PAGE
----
Of course, it's the esteemed cooking instruction that is Ballymaloe's big draw, but I recently learned of something else that has intrigued me. There is a Shell House, reminiscent of follies from the olden days, on the Ballymaloe property. I'm not sure how I have overlooked this design tidbit after my many visits to their website, but better late than never. The Shell House was constructed in the mid-1990s by Blott Kerr-Wilson. According to Ballymaloe's website, the roof is entirely covered in scallop and mussel shells that were once served at Ballymaloe House and Ballymaloe Cookery School. That's one clever way to use leftovers.
I found these photos of the Shell House on the Blott Kerr-Wilson website, and I urge you to visit the site as you'll find amazing examples of their shell houses. For more information on the Ballymaloe Cookery School, click here.
Wednesday, September 05, 2012
Funny enough, one of my favorite Parish-Hadley designed interiors is not Brooke Astor's library, although I do fancy it. Nor is it the yellow drawing room of the Paleys. Instead, it's the snappy-looking room seen above, one that was featured in Christopher Petkanas' Parish-Hadley: Sixty Years of American Design. What drew me to this Parish-Hadley room was not its leafy green vista, but rather the geometric-print fabric hanging on the walls combined with the blue lacquered bookshelves. To me, this room is so quintessentially American, comfortable in a crisp, chic, and casual way. Can't you just imagine what it must have been like to lollygag in this room on a Sunday afternoon?
The book only mentioned that the solarium was part of a 68-acre Westchester County estate, something which left me wondering for years who owned such a lovely garden room. But now I know where this room is located thanks to the Sotheby's catalogue for the Brooke Astor auction. It's at Holly Hill, Astor's estate along the Hudson River. Finally, the mystery is solved, although I'm sure that quite a few of you knew who the homeowner was long before the auction catalogue was published.
According to the catalogue, this is the Philosophers' Room, a fitting name for a room filled with such a collection of books. What struck me about the catalogue's photos, seen below, is how bright those blue bookshelves really are. I don't think they're being auctioned off, but the Roman marble head of a Satyr, perched on top of the bookshelf, is. (That too you can see below.) And wouldn't you love to see a close-up shot of the books? I can make out a few titles: The Flowering of the Middle Ages; Pearls: A Natural History; American Rococo, 1750-1775: Elegance in Ornament. But the other titles in the library? I suppose that in a way, the mystery surrounding this room endures.
Image at top from Parish-Hadley: Sixty Years of American Design by Christopher Petkanas. The remaining photos courtesy of Sotheby's.
Tuesday, September 04, 2012
I do enjoy books on entertaining, and this fall there are quite a few new book releases that look intriguing. One that I just finished reading is Palm Beach Entertaining: Creating Occasions to Remember by Annie Falk. The book, a fun and zippy read, is filled with lush photographs of food and table settings, but what I appreciate even more are the recipes and tips provided by some of Palm Beach's leading hosts and hostesses. After all, those Palm Beach denizens really know how to throw a party.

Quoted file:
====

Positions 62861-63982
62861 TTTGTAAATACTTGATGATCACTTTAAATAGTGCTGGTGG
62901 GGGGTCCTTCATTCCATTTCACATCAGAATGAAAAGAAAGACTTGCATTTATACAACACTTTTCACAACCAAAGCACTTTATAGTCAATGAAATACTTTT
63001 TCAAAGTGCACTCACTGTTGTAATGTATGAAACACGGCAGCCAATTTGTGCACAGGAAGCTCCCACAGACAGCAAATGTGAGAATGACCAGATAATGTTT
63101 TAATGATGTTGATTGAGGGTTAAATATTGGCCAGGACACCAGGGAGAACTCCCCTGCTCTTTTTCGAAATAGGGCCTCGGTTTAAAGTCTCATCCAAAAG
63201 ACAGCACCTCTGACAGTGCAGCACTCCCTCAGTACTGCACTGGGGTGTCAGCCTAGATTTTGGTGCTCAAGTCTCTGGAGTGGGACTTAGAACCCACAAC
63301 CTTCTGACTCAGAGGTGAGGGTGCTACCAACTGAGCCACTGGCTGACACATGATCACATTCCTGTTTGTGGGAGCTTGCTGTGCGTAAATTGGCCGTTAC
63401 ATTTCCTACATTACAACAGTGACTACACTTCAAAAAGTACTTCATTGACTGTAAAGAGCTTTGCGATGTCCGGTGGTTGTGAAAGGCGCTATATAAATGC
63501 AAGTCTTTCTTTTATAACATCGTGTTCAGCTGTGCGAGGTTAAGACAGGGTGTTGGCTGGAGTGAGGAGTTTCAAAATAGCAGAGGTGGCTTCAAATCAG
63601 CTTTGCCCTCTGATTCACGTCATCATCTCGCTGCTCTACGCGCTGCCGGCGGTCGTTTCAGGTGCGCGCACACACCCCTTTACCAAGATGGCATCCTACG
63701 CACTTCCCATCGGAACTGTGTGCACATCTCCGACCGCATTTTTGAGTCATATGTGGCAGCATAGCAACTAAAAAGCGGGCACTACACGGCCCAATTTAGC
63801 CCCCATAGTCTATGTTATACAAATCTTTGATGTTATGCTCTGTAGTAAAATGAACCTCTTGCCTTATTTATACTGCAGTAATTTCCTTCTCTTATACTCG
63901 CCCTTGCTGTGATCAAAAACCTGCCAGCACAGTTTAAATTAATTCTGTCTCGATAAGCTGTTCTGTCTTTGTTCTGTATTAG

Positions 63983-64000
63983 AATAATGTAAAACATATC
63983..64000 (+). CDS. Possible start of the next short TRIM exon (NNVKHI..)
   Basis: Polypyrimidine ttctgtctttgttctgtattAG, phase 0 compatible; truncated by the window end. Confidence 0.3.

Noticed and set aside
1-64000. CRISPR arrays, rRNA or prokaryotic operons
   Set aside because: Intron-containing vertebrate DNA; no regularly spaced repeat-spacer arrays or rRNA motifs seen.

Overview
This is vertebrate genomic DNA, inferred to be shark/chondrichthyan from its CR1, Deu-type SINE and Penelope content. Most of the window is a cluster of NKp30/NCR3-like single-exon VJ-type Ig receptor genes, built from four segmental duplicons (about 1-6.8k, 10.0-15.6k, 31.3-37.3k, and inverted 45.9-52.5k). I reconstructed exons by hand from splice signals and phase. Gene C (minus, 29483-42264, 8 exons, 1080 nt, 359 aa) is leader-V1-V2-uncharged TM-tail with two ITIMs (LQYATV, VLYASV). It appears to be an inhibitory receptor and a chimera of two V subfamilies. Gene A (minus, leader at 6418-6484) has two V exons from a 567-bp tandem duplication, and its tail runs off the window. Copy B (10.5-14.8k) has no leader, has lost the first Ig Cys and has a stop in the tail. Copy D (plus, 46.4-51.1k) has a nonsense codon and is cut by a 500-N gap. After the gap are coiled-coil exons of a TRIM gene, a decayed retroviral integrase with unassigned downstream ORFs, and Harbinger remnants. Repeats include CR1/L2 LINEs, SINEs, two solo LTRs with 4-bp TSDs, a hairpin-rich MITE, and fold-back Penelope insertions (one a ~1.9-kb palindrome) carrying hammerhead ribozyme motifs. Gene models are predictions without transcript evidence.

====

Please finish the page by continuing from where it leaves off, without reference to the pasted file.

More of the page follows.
With recipes like Vegetables Provençal, Cheese Grits, Chicken Hash, and Chocolate Bundt Cake, this book promotes a traditional yet comfortable style of entertaining right down to the Tiffany flatware and Blue Canton china. And really, I think that's how most of us entertain. Exotic and new is fun to try along the way, but inevitably, we always come back to the tried and true classics. I think that after reading this book, you'll find a few new ideas and dishes to add to your entertaining repertoire.
Lunch with the Ladies at the home of Victoria Amory. The menu included Blue Cheese and Caramelized Onion Tarts, Turkish Eggplant and Yogurt Salad, and Shrimp Skewers with Cumin and Honey.
Dinner in the Country at the Pine Creek Sporting Club home of Karin and Joe Luter. This menu featured Cornmeal-Crusted Quail and Wild Turkey Pot Pie.
The well-outfitted butler's pantry of Lars Bolander and Nadine Kalachnikoff.
Gathering at the Lake House with Talbott Maxey and Kit Pannill. Dishes include Roasted Caprese Salad and Ham Rolls.
All images used with express permission of the publisher. Copyright Palm Beach Entertaining: Creating Occasions to Remember by Annie Falk, Rizzoli New York, 2012.
I'm most excited about the October issue of House Beautiful, especially considering that this particular issue profiles Americans living abroad, a departure from our usual stateside focus. One article of particular interest to me is "Legendary Rooms for Americans Abroad" which profiles some of the memorable international interiors that American authors, tastemakers, and designers called home-at least when they weren't at home in America. But, I'm a little partial to this article as I helped with a bit of the brainstorming.
The homes range from Ernest Hemingway's Cuban domicile to that of fabric designer Jim Thompson in Thailand. Accompanying the photos is commentary on each room provided by a slew of designers including Alexa Hampton, Suzanne Rheinstein, and Hutton Wilkinson. I'm only going to show a few photos so as not to spoil it for you, but do pick up a copy and enjoy these worldly interiors.
Jim Thompson's Living Room in Bangkok, Thailand
Pauline de Rothschild's library at Château Mouton Rothschild, Pauillac, France.
Van Day Truex's home in Gargas, France.
All images used with the express permission of House Beautiful.